I've been working as a science journalist and editor at New Scientist since 2006.
During that time I've had coffee with five psychopathic mass murderers in Broadmoor, been the first ever journalist to interview a man who thinks he's dead, learned how to rule at roulette, had my fat zapped, life logged my entire week, observed a cutting edge prostate cancer operation, poked around in the Large Hadron Collider, and watched a paralysed man walk for the first time using a mind-controlled exoskeleton.
I've also intervewed several of the world's leading scientists and science communicators, including Oliver Sacks, VS Ramachandran, Brian Cox and Dara O'Briain.
I've had my work published in several publications, including the Washington Post, The Daily Mail and The Guardian.
I was really grateful to be awarded 'Best Newcomer' by the ABSW in 2010. I was also highly commended in the PTC New Journalist awards in the same year. In 2012 I was highly commended as best consumer journalist by the Medical Journalists Association. This year I was shortlisted as Best Science and Technology Journalist in the British Journalism Awards.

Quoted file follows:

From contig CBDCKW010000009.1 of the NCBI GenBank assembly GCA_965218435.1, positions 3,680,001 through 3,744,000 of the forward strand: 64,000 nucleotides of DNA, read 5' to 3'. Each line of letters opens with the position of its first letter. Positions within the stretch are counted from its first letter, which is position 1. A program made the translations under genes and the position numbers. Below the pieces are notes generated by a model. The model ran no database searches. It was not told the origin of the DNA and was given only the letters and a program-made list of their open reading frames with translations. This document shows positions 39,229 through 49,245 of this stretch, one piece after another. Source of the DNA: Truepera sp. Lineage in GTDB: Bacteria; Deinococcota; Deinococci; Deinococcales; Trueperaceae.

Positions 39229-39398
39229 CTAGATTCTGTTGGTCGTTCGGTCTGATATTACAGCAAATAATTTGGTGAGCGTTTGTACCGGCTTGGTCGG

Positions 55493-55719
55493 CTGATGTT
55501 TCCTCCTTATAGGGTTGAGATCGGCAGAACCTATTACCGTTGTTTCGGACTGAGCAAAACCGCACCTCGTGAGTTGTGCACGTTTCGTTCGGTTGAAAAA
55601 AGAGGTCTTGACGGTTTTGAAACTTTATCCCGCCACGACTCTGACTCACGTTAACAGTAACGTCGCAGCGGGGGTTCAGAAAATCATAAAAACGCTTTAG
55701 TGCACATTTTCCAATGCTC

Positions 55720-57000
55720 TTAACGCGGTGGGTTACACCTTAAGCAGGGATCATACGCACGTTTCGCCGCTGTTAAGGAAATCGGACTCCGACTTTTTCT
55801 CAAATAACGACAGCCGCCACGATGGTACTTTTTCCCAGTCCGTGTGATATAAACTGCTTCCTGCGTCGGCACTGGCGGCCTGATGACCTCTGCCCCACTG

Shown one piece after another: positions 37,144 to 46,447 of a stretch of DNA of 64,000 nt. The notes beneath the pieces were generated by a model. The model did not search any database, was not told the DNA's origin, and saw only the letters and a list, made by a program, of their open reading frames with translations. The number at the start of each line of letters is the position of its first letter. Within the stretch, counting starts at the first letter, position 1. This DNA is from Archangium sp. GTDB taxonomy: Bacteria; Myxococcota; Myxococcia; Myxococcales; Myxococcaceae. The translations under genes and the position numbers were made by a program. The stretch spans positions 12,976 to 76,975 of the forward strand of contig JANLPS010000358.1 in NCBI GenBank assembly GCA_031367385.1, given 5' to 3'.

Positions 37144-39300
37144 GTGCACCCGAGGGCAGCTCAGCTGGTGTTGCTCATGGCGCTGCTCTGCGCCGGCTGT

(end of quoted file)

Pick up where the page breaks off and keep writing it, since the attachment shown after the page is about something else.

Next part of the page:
I particularly love writing about brains, especially those that don't look like everyone else's. Check out my new column Mindscapes: Extraordinary tales of incredible brains. I'm working on turning this into a book - the people I've met have the most amazing stories to tell.
I love trying new things, whether it's baking, making curtains or putting up shelves. You can find out about some of the stuff I get up to outside of work by clicking on the blog above.
From "Total recall: Diary of a lifelogger", New Scientist, 1 March, 2012